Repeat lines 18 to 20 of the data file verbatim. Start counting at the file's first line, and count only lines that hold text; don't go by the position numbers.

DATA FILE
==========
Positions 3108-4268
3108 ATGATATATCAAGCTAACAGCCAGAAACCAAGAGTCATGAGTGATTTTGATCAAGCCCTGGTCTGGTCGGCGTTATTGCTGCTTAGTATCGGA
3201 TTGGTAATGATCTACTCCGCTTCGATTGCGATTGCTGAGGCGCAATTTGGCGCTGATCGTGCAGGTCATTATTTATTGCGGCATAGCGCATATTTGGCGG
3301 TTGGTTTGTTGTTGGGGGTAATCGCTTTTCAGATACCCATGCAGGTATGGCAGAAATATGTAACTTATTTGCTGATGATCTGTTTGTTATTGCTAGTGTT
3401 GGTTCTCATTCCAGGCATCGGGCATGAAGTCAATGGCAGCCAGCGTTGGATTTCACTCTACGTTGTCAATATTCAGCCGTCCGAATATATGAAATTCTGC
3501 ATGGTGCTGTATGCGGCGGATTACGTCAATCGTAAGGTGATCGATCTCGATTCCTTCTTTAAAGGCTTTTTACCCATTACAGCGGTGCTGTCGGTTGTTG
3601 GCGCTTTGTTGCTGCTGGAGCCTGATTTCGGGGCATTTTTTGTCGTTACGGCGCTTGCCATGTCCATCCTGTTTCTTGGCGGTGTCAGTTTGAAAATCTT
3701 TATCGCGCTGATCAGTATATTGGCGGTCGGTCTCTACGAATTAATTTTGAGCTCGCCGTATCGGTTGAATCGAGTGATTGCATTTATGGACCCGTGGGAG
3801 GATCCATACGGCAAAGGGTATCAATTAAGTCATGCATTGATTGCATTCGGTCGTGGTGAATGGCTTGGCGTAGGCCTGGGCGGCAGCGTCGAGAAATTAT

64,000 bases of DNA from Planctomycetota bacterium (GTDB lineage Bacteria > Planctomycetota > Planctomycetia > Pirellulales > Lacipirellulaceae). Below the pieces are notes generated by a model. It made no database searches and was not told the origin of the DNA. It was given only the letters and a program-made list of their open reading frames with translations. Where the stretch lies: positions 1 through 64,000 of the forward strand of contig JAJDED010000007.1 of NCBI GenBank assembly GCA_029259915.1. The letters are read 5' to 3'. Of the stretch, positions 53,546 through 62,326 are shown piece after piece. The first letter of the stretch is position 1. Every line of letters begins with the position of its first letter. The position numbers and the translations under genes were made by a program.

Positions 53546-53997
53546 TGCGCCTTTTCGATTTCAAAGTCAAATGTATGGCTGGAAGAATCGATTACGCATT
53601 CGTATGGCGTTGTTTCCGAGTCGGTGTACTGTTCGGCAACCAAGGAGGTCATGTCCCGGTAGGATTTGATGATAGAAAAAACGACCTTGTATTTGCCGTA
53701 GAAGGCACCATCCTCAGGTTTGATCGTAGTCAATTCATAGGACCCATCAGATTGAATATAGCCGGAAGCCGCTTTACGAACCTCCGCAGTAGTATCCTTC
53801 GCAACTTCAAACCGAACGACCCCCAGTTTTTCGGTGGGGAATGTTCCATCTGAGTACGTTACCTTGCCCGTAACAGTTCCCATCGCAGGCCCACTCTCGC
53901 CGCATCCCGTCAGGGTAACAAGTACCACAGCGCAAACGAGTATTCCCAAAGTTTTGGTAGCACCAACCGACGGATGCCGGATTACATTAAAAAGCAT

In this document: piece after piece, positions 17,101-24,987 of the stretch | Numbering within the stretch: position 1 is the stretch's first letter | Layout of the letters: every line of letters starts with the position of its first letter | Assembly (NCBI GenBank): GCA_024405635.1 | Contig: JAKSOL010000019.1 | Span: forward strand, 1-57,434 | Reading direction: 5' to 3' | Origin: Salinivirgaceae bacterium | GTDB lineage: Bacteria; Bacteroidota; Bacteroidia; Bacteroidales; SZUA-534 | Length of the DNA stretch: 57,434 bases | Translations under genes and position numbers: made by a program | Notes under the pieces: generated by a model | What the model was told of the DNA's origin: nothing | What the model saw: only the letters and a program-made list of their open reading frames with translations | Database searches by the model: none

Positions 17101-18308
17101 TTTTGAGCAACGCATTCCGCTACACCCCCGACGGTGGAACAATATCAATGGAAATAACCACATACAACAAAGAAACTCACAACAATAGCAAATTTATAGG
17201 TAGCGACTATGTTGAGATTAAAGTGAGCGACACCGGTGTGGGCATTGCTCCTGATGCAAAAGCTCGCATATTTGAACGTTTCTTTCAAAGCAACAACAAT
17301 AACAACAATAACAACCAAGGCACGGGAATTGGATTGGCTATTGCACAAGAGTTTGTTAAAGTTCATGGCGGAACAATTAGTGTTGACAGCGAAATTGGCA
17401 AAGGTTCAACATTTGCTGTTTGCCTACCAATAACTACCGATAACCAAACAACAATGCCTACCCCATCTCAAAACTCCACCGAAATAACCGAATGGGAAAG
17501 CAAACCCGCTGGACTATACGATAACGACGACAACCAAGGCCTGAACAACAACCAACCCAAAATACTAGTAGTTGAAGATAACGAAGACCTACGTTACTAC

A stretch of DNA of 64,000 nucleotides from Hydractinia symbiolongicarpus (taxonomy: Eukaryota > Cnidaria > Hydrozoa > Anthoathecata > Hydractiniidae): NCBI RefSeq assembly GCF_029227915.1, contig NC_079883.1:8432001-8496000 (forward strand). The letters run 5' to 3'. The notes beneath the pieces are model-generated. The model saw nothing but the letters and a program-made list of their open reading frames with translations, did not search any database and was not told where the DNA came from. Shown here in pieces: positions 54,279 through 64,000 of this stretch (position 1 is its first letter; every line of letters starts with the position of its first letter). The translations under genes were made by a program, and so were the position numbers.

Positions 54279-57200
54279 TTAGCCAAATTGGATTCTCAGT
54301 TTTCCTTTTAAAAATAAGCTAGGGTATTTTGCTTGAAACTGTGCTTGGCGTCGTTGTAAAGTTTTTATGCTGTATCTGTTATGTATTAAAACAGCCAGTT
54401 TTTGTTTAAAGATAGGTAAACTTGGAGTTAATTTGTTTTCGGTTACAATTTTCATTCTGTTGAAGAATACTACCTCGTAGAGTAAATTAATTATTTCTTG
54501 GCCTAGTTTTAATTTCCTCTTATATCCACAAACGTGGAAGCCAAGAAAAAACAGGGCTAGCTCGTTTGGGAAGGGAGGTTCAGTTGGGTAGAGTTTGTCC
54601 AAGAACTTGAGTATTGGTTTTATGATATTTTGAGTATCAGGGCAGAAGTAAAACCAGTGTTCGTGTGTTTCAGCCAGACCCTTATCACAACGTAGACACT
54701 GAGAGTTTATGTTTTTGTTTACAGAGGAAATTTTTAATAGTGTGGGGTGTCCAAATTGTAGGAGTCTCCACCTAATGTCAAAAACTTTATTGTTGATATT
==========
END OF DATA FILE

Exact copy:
Positions 17101-18308
17101 TTTTGAGCAACGCATTCCGCTACACCCCCGACGGTGGAACAATATCAATGGAAATAACCACATACAACAAAGAAACTCACAACAATAGCAAATTTATAGG
17201 TAGCGACTATGTTGAGATTAAAGTGAGCGACACCGGTGTGGGCATTGCTCCTGATGCAAAAGCTCGCATATTTGAACGTTTCTTTCAAAGCAACAACAAT